Ruby has received support from brain injury Headway Suffolk since October 2015 and, as well as getting involved with activities at the Ipswich hub such as IT, music and Brainy Dogs, she has vital support to help her live independently at home, such as shopping, cooking and cleaning.
In November last year she was recognised at the charity’s annual awards for her progression and perseverance with the catering group and working towards a food and hygiene certificate, as well as being kind, caring and always ready to support others.
She said at the time: “I got the award for my hard work but I could not have done it without the support and help from Headway. I didn’t think I could achieve what I have, so I’m very proud of myself.”
Ruby suffered damage to her frontal lobe in the accident and, as a result, it has left her with personality difficulties and difficulties with her executive functioning.
She has also suffered with three serious bouts of meningococcal meningitis due to a defect in her dura in the anterior fossa of the cranium and has undergone operations to repair the dura, involving craniotomies.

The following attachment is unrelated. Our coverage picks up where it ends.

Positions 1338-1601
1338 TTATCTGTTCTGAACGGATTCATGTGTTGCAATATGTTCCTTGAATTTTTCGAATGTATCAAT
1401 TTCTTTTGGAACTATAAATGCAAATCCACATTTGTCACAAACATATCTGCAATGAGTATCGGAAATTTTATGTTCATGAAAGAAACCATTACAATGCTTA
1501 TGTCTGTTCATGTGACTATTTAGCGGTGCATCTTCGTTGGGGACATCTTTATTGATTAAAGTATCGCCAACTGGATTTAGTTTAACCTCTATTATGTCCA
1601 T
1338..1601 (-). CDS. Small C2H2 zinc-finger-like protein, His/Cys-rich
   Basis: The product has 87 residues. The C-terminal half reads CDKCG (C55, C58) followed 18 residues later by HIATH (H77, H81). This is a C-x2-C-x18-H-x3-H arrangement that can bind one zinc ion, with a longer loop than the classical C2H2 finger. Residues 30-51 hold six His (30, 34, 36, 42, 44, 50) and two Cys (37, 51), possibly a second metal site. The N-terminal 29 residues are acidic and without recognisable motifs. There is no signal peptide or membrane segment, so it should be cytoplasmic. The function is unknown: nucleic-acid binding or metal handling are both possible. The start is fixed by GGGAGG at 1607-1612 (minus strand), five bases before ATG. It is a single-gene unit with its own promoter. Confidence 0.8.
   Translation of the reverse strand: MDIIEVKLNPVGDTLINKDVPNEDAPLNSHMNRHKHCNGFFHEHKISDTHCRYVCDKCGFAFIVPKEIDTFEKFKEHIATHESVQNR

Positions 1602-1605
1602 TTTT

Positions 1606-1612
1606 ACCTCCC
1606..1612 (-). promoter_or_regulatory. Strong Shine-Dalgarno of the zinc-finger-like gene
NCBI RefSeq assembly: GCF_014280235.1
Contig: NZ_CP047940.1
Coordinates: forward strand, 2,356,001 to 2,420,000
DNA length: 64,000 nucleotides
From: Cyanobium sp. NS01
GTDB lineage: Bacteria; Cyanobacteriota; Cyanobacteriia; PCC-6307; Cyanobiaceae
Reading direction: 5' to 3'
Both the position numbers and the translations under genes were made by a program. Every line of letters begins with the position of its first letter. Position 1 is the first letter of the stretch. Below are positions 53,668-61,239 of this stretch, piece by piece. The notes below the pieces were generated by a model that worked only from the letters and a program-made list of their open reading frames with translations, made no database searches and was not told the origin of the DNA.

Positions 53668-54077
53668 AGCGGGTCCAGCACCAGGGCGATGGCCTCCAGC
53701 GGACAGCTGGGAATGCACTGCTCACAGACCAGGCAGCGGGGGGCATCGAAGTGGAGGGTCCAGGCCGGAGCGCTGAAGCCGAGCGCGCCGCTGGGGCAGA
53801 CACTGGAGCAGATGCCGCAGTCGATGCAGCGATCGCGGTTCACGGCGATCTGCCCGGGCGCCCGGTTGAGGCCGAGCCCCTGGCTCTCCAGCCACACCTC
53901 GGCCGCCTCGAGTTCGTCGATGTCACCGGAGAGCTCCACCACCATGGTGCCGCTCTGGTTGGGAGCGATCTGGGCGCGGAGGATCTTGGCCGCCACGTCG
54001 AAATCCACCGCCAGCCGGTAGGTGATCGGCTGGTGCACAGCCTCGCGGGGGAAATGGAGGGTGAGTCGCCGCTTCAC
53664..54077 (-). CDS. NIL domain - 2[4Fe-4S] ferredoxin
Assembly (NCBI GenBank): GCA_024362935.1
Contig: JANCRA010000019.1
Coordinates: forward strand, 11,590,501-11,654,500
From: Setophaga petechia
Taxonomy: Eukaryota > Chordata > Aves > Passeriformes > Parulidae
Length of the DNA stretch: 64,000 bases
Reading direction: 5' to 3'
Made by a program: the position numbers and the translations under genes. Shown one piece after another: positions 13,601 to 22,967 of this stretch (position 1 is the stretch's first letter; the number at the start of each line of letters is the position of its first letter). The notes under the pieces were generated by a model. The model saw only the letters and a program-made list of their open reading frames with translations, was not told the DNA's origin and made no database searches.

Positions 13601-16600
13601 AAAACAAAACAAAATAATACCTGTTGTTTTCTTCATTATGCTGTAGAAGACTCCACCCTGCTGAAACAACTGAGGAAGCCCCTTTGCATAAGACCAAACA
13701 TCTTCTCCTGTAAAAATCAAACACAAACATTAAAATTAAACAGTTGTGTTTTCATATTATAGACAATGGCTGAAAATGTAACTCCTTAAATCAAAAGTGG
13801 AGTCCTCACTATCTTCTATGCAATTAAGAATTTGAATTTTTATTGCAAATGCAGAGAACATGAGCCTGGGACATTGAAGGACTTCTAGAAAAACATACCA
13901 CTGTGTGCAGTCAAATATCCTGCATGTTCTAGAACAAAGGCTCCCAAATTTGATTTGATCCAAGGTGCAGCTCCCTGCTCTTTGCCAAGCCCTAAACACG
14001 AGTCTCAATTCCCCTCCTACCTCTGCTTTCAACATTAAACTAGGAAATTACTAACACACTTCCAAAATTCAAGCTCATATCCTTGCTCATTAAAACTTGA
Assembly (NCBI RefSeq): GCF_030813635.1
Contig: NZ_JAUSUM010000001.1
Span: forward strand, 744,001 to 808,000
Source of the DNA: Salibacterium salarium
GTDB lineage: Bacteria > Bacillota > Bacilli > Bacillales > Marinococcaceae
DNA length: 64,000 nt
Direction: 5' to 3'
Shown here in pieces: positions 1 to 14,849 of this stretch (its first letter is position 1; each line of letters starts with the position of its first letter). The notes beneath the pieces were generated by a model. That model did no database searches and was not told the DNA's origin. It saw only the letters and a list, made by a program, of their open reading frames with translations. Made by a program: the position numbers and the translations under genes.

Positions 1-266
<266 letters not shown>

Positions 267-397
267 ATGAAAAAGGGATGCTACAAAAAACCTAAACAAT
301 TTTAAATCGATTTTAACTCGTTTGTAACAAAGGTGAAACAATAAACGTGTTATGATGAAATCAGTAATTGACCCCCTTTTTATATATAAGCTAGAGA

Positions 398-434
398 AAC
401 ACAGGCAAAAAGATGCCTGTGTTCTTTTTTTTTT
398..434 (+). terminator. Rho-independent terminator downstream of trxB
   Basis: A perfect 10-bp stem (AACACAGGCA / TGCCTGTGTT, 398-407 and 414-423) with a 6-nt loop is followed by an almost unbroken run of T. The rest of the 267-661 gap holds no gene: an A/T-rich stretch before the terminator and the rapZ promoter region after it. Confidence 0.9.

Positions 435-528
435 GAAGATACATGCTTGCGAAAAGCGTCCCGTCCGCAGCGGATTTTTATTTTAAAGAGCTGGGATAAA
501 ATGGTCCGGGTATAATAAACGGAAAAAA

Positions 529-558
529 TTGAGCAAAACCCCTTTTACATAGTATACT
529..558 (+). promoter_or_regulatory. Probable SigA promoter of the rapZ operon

As part of brain injury awareness week, Headway is calling for more awareness around fatigue as it is the most commonly cited effect of brain injury reported by 11,000 callers to the charity’s helpline each year.
A recent survey of more than 3,000 brain injury survivors found that 87% of respondents felt that fatigue has a negative impact on their life. It also found that more than two thirds (69%) believe they have been unfairly judged or treated as a result of people not understanding their brain injury-related fatigue.
80% of respondents report that their life would be improved if people had a better understanding of fatigue.
Ruby explained her struggles with fatigue: “I get very tired and sometimes I get really bad headaches and I don’t know where to put myself to.
“When I get tired I walk as if I’m drunk, I stumble. My words come out sometimes gobbledygook. I know what it is but I normally start a sentence with what I should have finished the sentence. But then basically people know to leave me alone and just let me have a sleep.
“If I’ve been busy and I know I’m going to be tired, it’s time to just sit down and watch the box.”